Jerry Turnbull helps raise dementia awareness at charity walk

IIB’s Prof Jerry Turnbull joined 3,000 people this weekend to unite against dementia at a charity walk in the city. He was accompanied by teenager Jay Stout, whose father was diagnosed with dementia just a year ago, at the start line of this year’s Memory Walk in Croxteth Country Park, along with the “Only Men Aloud” singing group (see picture). It is one of two major walks in the city organized by the Alzheimer’s Society to raise funds to fight dementia.


The Turnbull lab is developing drug candidates based on the blood thinning drug heparin designed to prevent or slow down the development of Alzheimer’s and treat the major underlying cause of the disease for the first time. The work is supported by a £260,000 grant from the Alzheimer’s Society. He said: “This funding was vital for extending our translational studies on safety and efficacy in mouse models, and it was fantastic to see the support by so many people at the Memory Walk.”

 For further information, click here.


Quantum dots for Immunofluorescence

Guest post by Dave Mason; reblogged from rapha-z-lab

In modern cell biology and light microscopy, immunofluorescence is a workhorse experiment. The same way antibodies can recognise foreign pathogens in an animal, so the specificity of antibodies can be used to label specific targets within the cell. When antibodies are bound to a fluorophore of your choice, and in combination with light microscopy, this makes for a versatile platform for research and diagnostics.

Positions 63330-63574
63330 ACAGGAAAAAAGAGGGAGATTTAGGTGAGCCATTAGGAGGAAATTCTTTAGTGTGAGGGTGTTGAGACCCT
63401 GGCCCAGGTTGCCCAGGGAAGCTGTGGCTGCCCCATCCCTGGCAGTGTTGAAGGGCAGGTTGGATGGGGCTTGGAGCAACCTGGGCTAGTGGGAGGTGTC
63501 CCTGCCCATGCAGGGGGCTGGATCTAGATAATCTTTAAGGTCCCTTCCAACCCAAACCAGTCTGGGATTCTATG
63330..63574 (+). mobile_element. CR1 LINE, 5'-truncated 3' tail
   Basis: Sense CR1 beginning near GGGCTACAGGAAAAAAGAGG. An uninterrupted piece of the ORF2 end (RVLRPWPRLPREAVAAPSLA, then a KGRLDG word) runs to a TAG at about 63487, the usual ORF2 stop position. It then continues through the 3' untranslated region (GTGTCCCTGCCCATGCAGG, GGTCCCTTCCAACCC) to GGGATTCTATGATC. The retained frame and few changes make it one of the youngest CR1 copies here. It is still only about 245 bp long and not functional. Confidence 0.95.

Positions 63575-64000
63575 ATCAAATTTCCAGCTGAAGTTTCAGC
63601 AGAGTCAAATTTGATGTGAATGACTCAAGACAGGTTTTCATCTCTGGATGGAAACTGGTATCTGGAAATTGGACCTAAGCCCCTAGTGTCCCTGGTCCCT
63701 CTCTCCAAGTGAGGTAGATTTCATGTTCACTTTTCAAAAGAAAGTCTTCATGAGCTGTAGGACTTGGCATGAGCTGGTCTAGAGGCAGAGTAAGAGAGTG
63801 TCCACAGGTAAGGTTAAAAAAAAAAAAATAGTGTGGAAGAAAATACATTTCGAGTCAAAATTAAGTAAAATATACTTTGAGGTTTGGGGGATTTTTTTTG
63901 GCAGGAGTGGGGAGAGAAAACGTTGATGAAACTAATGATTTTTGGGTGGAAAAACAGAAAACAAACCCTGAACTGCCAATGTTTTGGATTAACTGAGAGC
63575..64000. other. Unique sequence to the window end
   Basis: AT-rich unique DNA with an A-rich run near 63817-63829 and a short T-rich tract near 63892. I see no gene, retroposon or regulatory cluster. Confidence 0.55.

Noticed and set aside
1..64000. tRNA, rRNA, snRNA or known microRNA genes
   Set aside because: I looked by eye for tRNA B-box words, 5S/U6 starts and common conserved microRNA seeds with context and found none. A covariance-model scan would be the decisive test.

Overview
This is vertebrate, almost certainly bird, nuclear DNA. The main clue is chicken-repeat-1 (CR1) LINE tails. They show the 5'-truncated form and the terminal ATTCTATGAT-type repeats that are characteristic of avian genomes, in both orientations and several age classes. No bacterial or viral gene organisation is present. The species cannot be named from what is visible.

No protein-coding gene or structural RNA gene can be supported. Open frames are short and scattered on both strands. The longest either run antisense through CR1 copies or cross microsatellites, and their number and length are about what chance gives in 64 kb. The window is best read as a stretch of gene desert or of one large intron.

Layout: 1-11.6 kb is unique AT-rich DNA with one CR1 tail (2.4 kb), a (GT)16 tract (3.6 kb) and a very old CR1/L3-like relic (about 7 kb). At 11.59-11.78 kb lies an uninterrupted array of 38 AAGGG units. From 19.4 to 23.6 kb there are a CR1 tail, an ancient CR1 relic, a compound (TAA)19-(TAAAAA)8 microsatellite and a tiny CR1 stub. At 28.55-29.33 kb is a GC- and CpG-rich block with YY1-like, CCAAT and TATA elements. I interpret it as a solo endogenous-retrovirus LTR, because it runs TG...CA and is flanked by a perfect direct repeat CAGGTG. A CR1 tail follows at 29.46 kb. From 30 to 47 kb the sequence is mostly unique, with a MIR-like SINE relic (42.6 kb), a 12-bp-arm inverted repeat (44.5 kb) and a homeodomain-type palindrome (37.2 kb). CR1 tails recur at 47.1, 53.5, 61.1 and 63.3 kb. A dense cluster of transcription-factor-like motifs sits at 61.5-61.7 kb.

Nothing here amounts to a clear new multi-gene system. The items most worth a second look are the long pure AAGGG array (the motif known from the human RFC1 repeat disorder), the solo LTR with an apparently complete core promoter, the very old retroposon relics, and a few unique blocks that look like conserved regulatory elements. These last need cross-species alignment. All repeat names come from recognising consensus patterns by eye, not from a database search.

Most small-dye based fluorophores that are used in combination with antibodies suffer from a limitation; hit them with enough light and you irreversibly damage the fluorochrome, rendering the dye ‘invisible’ or photobleached. This property is the basis of several biophysical techniques such as Fluorescence Recovery After Photobleaching (FRAP) but for routine imaging it is largely an unwanted property.

Over 20 years ago, a new class of fluorescent conjugate was introduced in the form of Quantum Dots (QDots); semiconductor nanocrystals that promised increased brightness, a broad excitation and narrow emission band (good when using multi-channel imaging) and most importantly: no photobleaching. They were hailed as a game changer: “When the methods are worked out, they’ll be used instantly” (ref). With the expectation that they would “…soon be a standard biological tool” (ref).